LOUISVILLE, Ky. — American whiskey absorbed some setbacks but showed resilience in the face of pandemic-related clampdowns on bars and restaurants as liquor sales benefited from enduring demand for a good stiff drink.
Despite plunging sales from bars and restaurants, the American whiskey sector rang up increased revenues in 2020. Liquor store and online sales surged. And some restaurants offered new twists for thirsty customers, serving cocktails-to-go in response to pandemic restrictions.
As a result, combined U.S. sales for bourbon, Tennessee whiskey and rye whiskey rose 8.2%, or $327 million, to $4.3 billion in 2020, the Distilled Spirits Council of the United States said today. Domestic volumes rose 7% to 28.4 million cases, with strong demand spanning various price ranges.
The pandemic performance reflected the industry’s durability, the distilled spirits trade group said.
“We often romanticize the past, but when it comes to American whiskey the golden age is today,” said David Ozgo, the council’s chief economist.
Industrywide, overall sales and volumes grew for U.S. spirits suppliers, and the spirits industry increased its share of the total beverage alcohol market, the council said.
But restrictions aimed at slowing the spread of COVID-19 took a toll. The spirits industry’s on-premise sales from U.S. restaurants and bars collapsed by 44% last year, the council said.
An 18% surge in off-premise sales at liquor stores and other retail outlets helped offset those losses, as consumers increasingly mixed their own drinks while cooped up at home.
At Barret Liquors in Louisville, sales surged 30% to 40% last spring as the pandemic took hold, store owner Manoj Uppal said this week. Each spring day resembled a weekend, and the rush at times left him without some brands, he said. But customers unable to find their favorite spirits didn’t leave empty handed.
“They ended up buying something else,” he said.
Demand eventually slowed somewhat, and the year ended with sales up about 15% over 2019, Uppal said. Sales so far this year are up about 5% from a year ago, he said.
Ozgo said national trends also showed an initial spike in liquor store sales as consumers stocked up early in the pandemic, but the the growth rate decelerated as the months passed.
Meanwhile, as the pandemic raged, online happy hours spread as ways to maintain the social connections of drinking. Some mixologists took to social media to share recipes and tricks of their trade for home bartenders.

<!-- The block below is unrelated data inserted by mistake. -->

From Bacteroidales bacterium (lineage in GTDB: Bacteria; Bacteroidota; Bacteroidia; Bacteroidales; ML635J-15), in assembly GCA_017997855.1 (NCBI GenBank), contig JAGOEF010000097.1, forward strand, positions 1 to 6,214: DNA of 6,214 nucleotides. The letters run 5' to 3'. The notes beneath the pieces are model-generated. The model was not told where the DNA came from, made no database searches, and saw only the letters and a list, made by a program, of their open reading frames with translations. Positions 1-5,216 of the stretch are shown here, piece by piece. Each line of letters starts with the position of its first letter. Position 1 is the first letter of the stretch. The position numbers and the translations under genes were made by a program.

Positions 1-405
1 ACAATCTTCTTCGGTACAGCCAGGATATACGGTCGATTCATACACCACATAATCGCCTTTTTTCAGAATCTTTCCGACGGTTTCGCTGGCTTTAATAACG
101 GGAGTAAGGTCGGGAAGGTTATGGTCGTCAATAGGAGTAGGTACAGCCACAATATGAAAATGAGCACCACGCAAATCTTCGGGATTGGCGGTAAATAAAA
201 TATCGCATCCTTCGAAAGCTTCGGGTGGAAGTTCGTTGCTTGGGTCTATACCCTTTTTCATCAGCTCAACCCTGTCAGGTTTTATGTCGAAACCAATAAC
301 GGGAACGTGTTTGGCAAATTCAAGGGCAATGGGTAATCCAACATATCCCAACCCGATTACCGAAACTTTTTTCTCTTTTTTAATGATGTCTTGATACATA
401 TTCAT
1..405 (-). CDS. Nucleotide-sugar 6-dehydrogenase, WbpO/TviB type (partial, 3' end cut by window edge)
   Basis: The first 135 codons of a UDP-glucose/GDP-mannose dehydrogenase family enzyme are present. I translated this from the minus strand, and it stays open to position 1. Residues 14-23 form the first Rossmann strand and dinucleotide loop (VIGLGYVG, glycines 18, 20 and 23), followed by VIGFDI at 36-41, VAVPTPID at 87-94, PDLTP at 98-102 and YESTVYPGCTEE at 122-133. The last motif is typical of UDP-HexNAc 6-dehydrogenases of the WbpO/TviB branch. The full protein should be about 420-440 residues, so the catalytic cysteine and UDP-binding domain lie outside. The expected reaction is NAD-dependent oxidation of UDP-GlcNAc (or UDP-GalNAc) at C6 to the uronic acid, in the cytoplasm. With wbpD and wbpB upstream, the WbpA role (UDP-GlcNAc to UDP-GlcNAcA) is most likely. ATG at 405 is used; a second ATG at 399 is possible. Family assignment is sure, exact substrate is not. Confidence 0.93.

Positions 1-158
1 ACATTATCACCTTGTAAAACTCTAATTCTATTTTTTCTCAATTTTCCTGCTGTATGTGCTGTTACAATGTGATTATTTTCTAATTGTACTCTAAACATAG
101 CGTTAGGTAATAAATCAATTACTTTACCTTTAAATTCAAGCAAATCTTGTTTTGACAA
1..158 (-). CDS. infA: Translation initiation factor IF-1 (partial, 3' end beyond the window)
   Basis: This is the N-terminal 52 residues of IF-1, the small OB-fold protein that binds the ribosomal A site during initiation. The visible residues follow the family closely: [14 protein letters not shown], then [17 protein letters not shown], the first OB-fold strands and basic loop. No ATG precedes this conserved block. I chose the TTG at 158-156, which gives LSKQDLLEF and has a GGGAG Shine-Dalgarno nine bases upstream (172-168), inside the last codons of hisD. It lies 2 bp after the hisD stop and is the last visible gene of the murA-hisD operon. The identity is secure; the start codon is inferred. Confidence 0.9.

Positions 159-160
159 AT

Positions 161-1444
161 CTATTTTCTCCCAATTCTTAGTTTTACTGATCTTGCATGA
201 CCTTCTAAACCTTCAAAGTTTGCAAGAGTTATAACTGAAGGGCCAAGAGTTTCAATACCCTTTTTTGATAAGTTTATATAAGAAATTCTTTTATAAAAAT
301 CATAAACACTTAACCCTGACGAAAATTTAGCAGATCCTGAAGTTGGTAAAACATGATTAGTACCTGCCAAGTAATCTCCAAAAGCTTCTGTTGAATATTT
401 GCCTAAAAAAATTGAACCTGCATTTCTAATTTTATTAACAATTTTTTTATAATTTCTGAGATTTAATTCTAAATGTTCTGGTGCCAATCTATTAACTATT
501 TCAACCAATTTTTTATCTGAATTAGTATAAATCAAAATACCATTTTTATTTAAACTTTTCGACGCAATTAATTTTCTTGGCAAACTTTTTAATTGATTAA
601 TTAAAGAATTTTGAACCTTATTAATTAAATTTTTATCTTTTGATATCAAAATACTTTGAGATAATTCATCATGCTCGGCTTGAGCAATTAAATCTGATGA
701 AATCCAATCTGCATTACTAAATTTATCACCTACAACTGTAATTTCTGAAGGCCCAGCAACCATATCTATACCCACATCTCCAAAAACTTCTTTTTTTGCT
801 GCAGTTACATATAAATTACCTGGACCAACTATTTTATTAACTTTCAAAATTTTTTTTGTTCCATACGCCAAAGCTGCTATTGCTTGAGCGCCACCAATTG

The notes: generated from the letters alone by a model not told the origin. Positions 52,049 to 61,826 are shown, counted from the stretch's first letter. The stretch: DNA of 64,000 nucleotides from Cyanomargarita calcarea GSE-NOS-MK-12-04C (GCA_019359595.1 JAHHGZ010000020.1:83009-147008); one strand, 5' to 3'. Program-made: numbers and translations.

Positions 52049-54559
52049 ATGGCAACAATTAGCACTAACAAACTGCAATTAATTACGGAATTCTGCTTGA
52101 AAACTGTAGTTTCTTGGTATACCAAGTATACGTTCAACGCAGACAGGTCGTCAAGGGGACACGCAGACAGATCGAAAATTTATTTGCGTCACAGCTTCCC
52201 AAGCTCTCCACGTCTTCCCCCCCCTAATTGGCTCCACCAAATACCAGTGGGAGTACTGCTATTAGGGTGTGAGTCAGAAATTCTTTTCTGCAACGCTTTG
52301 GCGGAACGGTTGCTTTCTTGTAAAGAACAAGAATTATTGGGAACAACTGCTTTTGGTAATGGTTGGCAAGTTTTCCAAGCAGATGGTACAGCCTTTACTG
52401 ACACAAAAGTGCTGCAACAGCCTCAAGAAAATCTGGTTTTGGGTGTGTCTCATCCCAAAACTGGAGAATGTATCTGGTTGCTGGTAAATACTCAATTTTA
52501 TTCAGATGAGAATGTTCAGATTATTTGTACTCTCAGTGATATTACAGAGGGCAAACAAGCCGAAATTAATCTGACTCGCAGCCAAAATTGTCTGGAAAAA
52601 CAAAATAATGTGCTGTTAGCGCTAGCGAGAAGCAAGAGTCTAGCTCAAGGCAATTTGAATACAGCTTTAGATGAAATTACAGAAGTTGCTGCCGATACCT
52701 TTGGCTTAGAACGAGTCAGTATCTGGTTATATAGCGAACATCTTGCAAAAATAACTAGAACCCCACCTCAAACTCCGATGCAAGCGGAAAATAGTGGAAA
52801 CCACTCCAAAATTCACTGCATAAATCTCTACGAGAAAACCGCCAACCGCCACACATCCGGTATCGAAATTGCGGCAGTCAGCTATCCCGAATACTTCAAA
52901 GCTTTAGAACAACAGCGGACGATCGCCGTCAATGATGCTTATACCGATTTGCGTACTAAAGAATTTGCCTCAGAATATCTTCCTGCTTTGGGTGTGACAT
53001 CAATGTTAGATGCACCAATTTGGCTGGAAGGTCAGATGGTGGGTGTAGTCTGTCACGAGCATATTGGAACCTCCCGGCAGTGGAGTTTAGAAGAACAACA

“American whiskey has always been a key staple of any bar and with an increase in home mixology … the growth in this category remained strong,” Ozgo said.
Spirits industry revenues were bolstered by increased demand for super-premium products that fetch the highest prices. Super-premium volumes rose 17.4% in the bourbon, Tennessee whiskey and rye segment last year, the trade group said.
Many states relaxed rules temporarily to allow cocktails-to-go and expanded delivery options for restaurants struggling to stay afloat amid COVID-19 clampdowns.
In at least 18 state legislatures, bills have been filed to make cocktails to-go a permanent fixture, the council said. Also, some states are considering allowing direct spirits shipments to consumers.
“Permanently enacting marketplace modernizations introduced in response to COVID-19, from online delivery to cocktails-to-go, will aid in the recovery of restaurants, bars and craft distilleries,” said the council’s president and CEO, Chris Swonger.
Meanwhile, American whiskey producers continue to suffer from trade disputes that sprang up during Donald Trump’s presidency, the trade group said.
The value of American whiskey exports to the European Union has dropped by 38% since the EU imposed a retaliatory tariff in 2018, the council said. American whiskey exports to the United Kingdom, a key overseas market, have plunged by 53% during that time, it said.
The EU targeted American whiskey and other U.S. products in response to Trump’s decision to slap tariffs on European steel and aluminum. The council has long called for an end to the dispute and will look to President Joe Biden to revisit the issue.
“We are hopeful the Biden administration will clearly recognize the widespread damage being caused by the escalation of these trade disputes,” said the council’s public policy chief, Christine LoCascio.